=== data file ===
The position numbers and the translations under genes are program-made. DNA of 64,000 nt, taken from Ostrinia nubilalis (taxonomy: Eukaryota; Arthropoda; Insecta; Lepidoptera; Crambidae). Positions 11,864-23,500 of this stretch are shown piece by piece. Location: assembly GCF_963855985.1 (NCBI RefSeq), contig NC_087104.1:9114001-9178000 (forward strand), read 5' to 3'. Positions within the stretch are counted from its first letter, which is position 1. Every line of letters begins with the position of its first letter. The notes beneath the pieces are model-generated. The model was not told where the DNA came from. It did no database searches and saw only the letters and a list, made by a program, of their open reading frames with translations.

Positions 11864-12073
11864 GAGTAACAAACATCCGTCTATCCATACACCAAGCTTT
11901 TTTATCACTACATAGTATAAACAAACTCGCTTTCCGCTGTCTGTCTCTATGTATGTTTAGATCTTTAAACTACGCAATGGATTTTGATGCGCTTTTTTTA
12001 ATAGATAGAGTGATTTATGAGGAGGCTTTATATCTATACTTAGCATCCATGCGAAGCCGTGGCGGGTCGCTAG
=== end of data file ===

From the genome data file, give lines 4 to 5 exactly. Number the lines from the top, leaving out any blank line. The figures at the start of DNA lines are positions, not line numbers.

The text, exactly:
11901 TTTATCACTACATAGTATAAACAAACTCGCTTTCCGCTGTCTGTCTCTATGTATGTTTAGATCTTTAAACTACGCAATGGATTTTGATGCGCTTTTTTTA
12001 ATAGATAGAGTGATTTATGAGGAGGCTTTATATCTATACTTAGCATCCATGCGAAGCCGTGGCGGGTCGCTAG